BATTLE OF LABADIEVILLE: 1862

 

Labadieville, a town on the bayou Lafourche, in Assumption parish, La., 20 m. S. from Donaldsonville, on the Mississippi, at the head of the bayou. It was the scene of a battle, Oct. 27, 1862, between a U.S. force under Gen. Weitzel and a body of confederate troops under Col. J.P. McPheeters. Gen. Weitzel with 5 regiments, left Carrollton, 7 m. above New Orleans, on Oct. 24, and went up the river in transports convoyed by gunboats, on the ext day reaching Donaldsonville, where the troops disembarked. On the 26th, they went down the bayou 15 m. to Napoleonville, without finding the confederate force known to be in that region, and to drive whom from the bayou was the chief object of the expedition. On the 27th Gen. Weitzel continued his march to Labadieville, on the W. bank of the bayou, where he found the enemy in considerable force on both sides, with 6 pieces of artillery in battery. By means of his floating bridge Gen. Weitzel attacked the confederates in front and on the flank and after a brisk fight of half an hour drove them from their position, taking many prisoners. On the 28th he entered and occupied Thibodeaux, a few miles below, and on the 29th communication was opened with New Orleans by means of the New Orleans Opelousas, and great western railroad. The confederate force in this engagement was about 1,200. The loss on the Union side was 18 killed and 68 wounded. That of the confederates was less in killed and wounded, but 206 of them were taken prisoners; among their slain was their commanding officer, Col. McPheeters. The result of the expedition was to open the whole region of the bayou Lafourche to Union occupation.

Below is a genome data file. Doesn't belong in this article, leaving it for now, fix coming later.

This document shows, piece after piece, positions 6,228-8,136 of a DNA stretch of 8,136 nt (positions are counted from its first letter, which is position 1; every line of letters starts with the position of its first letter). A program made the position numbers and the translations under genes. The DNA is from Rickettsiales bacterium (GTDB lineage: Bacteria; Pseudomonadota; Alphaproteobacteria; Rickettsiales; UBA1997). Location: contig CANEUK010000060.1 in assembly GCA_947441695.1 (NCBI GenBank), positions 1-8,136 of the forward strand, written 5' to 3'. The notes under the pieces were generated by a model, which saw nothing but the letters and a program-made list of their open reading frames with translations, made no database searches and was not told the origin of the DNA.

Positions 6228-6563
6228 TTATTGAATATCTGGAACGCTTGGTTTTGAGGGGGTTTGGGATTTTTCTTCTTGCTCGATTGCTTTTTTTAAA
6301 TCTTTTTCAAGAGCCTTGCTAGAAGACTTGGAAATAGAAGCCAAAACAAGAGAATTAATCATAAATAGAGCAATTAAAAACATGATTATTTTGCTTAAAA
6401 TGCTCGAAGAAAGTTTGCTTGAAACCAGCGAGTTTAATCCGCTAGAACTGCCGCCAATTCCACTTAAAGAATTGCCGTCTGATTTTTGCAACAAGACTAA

Source: The New American Cyclopaedia: A Popular Dictionary of General Knowledge, George Ripley and Charles A. Dana, New York, Appleton and Company, 1859-1863, Page 776

Submitted by Bob Franks

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